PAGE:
Pale copper-salmon color; strawberry, key lime, roses on the nose; strawberry, peach, watermelon, raspberry, pomegranate, key lime on the palate.
Dry; delicate mouthfeel; bright grenache fruit; nicely crisp acidity (3.32 pH). The slightly bitter key lime element kicks in on the finish, adding an intriguing note and extending the impact of the finish; 13.3%
Bonterra is a label of Chilean wine giant Concha y Toro. They acquired the winery in 2011 when they spent $238 million to purchase Brown-Forman, best known for Fetzer Vineyard but also owner of Bonterra Vineyards. Bonterra admirably focuses on organic and sustainable agriculture. “We plant native flowers around our grapes to attract beneficial bugs, and welcome songbirds and chickens into our vineyards to eat up the pests,” they announce. “We even employ sheep to mow between the vines. In our vineyards, every living thing is connected and we all work together to create pure, flavorful wine.”
Bonterra not only commits to organic and sustainable, they also go the extra mile into biodynamic farming, sometimes called voodoo viticulture, but—regardless of the put-down—biodynamic consistently produces quality wine. The Bonterra website explains: “systems function together to create a single living organism: the farm as a whole. We farm our Biodynamic ranches striving to achieve this ideal with as few external inputs as possible. Biodynamic farming is a holistic view of agriculture with high awareness of the interconnectivity between earth, plants, animals, humans, the moon and planets.”
Bob Blue is the founding winemaker. Dave Koball is the vineyard director. Jeff Cichoki is the senior winemaker.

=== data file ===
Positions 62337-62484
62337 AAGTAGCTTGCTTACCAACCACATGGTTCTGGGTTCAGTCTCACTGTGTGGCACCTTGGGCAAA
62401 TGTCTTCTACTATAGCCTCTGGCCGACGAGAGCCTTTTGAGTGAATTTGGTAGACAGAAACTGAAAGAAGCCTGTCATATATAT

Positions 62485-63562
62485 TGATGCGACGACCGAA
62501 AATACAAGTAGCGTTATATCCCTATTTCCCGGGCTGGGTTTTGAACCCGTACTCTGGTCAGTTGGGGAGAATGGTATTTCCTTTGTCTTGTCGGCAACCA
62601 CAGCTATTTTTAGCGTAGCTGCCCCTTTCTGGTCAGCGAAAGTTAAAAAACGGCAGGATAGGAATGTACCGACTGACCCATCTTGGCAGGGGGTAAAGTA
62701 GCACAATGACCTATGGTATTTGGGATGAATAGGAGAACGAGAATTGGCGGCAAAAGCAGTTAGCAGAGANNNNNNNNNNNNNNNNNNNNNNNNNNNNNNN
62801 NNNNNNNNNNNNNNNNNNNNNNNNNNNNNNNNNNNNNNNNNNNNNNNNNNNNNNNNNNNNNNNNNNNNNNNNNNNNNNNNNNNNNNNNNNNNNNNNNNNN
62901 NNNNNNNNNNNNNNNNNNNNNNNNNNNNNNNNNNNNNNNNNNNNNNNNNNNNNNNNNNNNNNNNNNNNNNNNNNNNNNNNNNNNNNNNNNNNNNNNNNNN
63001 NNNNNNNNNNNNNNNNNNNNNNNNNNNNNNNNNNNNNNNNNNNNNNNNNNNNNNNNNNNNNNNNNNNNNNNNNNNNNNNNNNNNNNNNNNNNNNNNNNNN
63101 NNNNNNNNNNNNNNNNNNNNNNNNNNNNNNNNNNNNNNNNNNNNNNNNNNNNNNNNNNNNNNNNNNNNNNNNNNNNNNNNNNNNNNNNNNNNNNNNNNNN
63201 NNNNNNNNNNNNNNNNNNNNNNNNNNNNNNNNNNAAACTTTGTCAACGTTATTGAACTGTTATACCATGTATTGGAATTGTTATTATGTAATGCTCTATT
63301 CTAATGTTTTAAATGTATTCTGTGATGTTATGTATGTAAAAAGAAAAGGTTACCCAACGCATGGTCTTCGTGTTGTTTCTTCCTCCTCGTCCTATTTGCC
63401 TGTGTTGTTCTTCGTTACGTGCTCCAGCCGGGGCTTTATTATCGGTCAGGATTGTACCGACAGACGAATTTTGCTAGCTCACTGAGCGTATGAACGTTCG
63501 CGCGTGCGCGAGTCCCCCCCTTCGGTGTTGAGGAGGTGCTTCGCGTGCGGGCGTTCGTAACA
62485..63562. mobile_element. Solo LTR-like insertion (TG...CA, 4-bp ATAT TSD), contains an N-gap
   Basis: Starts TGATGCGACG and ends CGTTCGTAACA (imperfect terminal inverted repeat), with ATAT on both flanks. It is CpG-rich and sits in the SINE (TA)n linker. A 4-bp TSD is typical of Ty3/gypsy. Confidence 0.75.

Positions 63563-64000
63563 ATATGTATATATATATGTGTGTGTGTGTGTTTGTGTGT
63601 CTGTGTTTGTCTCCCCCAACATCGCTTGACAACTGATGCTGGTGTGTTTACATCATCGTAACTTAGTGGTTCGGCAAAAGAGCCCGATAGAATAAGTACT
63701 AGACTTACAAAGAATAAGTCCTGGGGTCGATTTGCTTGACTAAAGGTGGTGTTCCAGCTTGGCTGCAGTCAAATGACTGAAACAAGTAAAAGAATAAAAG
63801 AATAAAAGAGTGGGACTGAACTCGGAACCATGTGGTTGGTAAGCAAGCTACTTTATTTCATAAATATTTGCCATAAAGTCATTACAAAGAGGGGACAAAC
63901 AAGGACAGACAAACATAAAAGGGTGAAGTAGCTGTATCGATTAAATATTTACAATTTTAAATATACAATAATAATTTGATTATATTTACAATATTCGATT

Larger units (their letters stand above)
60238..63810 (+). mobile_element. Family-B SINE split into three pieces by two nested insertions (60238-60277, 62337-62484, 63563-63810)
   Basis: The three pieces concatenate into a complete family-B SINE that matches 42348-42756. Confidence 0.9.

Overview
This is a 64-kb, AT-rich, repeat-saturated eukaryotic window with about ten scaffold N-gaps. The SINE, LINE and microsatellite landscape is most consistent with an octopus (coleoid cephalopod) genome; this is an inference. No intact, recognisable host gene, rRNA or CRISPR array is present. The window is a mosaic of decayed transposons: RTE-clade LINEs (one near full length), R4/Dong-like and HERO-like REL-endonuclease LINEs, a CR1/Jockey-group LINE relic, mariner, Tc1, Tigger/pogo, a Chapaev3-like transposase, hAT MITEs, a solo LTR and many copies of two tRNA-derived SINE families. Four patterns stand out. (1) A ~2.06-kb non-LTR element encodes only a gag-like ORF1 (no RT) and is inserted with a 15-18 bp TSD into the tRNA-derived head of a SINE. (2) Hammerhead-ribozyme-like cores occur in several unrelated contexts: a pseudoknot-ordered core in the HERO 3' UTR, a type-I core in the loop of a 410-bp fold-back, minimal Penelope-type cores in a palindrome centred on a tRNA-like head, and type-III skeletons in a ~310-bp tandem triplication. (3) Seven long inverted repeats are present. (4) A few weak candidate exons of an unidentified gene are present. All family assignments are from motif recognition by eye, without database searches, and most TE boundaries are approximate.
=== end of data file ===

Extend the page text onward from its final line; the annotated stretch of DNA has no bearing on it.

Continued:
The grenache fruit for this effort comes, in part, from fellow growers committed to biodynamic farming. Bonterra scores points for being a relatively accessible brand while staying true to its “stewards of the earth and vine” roots. Click on the link to the Bonterra website below to get a more complete appreciation of Bonterra and its commitment to biodynamic farming practices and biodynamic in general. Also, there are other very interesting video links.
Bonterra Rosé, Mendocino County 2017 is zesty and interesting rather than being a smooth easy drinker. That is intended as a compliment. The raspberry and key lime elements give it dimension beyond cherry and watermelon. Fresh, bright, delicious in its own way. Clearly worth a tasting. Works well as an aperitif or sipped solo on patio, deck, or poolside; also versatile—pair with fresh fruit; poached salmon; grilled fish; Asian and other fusion cuisine; spicy foods; fresh garden salads, especially with some citrus fruit slices thrown in. $16